Nov 20, 2006

Scientists who study life desire an unambiguous definition, and they adopt two complementary approaches in their efforts to distinguish that which is alive from that which is not. Many apply the "top-down" approach. They scrutinise all manner of living and fossil organisms to identify characteristics of the most primitive entities that are, or were, alive. This strategy is limited, however, because all known life forms, whether living or fossil, are based on sophisticated cells containing DNA and proteins. Any definition of life based on top-down research is correspondingly myopic.

By contrast, a small army of investigators pursues the so-called "bottom-up" approach. They devise laboratory experiments to mimic the chemistry of Earth's ancient environments. Eventually, the bottom-up goal is to create a living chemical system in the laboratory from scratch - an effort that might clarify the transition from non-life to life. Such research leads to an amusing range of opinions regarding what is alive, because each scientist tends to define life in terms of his or her own chosen speciality - cell membranes, metabolic cycles, RNA, viruses and even silicon-based artificial intelligence all have their passionate proponents.
“Eventually, the bottom-up goal is to create a living chemical system in the laboratory from scratch”

Into this mix, philosophers and theologians inject a more abstract view and speculate on the full range of phenomena that might be said to be alive - robotic life, computer life, even a self-aware internet. Such debates can at times sound like a science fiction convention, but defining life is no idle exercise. After all, if NASA is to look for life on other worlds, a clear definition is essential for planning future missions.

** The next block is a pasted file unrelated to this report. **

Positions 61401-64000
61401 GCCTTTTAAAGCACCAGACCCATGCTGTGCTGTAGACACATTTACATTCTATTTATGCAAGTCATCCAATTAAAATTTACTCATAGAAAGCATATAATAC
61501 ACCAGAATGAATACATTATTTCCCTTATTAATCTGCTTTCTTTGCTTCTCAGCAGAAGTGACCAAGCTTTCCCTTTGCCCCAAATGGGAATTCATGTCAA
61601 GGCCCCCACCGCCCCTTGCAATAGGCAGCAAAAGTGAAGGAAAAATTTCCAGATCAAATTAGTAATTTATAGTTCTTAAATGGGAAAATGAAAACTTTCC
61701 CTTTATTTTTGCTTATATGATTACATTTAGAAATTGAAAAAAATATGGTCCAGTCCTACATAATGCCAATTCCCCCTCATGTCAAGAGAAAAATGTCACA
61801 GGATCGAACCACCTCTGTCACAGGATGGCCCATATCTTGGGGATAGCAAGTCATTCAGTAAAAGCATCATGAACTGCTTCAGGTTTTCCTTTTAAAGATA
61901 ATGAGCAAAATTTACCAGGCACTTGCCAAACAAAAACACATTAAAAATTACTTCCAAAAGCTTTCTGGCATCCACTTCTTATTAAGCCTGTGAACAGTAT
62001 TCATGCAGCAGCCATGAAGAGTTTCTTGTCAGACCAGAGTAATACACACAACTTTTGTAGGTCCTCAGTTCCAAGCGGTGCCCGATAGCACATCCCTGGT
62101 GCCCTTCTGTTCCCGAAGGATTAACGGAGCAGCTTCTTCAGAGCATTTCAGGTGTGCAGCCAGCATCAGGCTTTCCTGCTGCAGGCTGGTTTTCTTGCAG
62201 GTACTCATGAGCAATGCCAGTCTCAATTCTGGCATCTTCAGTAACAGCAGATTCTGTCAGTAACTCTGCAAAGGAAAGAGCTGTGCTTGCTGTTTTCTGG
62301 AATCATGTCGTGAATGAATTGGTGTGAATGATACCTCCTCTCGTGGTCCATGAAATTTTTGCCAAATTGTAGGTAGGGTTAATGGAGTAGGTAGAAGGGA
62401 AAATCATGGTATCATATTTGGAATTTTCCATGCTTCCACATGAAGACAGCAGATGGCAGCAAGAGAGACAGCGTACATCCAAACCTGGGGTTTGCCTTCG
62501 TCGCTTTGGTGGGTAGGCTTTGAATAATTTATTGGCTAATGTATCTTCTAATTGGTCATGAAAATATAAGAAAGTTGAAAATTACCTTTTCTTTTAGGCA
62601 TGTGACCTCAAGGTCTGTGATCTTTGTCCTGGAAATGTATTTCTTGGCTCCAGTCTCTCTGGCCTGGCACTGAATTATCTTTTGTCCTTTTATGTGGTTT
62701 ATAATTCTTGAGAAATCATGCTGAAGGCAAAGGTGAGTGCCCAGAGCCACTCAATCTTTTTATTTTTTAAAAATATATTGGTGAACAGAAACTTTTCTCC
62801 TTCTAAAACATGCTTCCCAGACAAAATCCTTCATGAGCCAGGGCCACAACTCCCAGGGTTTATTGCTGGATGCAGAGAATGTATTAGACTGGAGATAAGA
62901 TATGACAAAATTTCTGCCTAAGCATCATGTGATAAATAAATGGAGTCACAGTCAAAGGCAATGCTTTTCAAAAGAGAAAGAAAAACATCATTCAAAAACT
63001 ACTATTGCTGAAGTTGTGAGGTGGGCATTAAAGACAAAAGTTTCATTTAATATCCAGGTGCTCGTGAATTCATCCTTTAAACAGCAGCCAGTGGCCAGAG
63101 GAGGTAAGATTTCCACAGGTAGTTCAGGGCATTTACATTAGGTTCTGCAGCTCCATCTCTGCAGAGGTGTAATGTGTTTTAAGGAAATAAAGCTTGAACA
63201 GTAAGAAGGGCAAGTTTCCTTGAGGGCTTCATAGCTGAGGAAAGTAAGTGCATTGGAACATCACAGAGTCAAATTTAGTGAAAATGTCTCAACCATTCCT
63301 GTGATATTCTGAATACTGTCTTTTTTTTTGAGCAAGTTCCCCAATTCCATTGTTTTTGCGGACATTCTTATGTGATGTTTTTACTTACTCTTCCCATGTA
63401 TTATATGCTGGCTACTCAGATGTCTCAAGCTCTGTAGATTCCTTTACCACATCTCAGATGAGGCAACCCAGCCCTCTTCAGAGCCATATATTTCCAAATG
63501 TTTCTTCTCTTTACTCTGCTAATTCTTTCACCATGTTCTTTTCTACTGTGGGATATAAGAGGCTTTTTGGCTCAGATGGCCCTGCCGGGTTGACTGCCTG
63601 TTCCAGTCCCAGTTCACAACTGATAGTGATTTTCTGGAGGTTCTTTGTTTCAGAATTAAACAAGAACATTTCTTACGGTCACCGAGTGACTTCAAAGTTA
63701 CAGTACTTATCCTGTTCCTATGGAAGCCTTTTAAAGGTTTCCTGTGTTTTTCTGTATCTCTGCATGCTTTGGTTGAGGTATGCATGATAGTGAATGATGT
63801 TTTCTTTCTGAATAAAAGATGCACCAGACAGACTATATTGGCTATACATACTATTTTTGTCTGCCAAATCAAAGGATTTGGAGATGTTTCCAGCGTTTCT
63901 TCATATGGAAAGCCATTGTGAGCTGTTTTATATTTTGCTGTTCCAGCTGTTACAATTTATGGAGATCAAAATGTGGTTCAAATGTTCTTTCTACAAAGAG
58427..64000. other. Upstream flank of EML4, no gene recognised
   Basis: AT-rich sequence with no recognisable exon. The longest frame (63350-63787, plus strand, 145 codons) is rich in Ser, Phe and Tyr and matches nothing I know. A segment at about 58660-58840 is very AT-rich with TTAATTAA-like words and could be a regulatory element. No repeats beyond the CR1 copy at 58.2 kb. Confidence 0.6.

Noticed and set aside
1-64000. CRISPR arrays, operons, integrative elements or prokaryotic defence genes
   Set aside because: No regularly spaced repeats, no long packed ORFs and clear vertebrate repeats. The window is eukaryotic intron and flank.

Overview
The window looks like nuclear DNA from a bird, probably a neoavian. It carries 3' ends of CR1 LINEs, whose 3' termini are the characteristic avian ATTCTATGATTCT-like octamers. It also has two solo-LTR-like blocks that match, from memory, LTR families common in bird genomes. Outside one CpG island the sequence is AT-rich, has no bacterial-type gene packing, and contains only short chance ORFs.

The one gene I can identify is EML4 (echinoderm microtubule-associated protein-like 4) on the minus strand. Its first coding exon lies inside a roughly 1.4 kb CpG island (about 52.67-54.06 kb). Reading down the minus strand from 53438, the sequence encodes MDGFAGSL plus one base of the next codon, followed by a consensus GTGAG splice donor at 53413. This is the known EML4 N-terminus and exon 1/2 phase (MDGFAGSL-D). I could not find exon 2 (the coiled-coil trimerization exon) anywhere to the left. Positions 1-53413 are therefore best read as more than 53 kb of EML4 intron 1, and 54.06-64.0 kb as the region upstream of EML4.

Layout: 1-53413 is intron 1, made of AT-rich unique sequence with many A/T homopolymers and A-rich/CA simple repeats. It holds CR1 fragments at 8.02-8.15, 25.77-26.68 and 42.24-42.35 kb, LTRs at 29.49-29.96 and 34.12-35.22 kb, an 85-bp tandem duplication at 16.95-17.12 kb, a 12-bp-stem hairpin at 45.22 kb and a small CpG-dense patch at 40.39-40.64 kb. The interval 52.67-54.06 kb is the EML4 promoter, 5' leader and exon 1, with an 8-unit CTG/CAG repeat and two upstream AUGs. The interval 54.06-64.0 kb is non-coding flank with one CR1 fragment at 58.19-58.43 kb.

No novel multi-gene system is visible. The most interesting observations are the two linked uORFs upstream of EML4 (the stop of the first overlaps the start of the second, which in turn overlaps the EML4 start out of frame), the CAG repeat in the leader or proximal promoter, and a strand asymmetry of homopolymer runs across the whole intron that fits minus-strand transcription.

Scientists excel at many things, but compromise is not always one of them. Nevertheless, Gerald Joyce of The Scripps Research Institute, serving on a NASA exobiology panel, has tried to achieve this. He proposed one of the descriptions in Lahav's list as a "working definition" for life in the context of space exploration: "Life is a self-sustained chemical system capable of undergoing Darwinian evolution."

This succinct and widely cited metric combines three distinct characteristics. First, any form of life must be a chemical system. Accordingly, computer programs, robots or other electronic entities are not alive. Life also grows and sustains itself by gathering energy and atoms from its surroundings - the essence of metabolism. Finally, living entities must display variation. Natural selection of more fit individuals inevitably leads to evolution and the emergence of more complex entities. This NASA-inspired definition is probably as general, useful and concise as any we are likely to come up with - at least until we discover more about what is actually out there.

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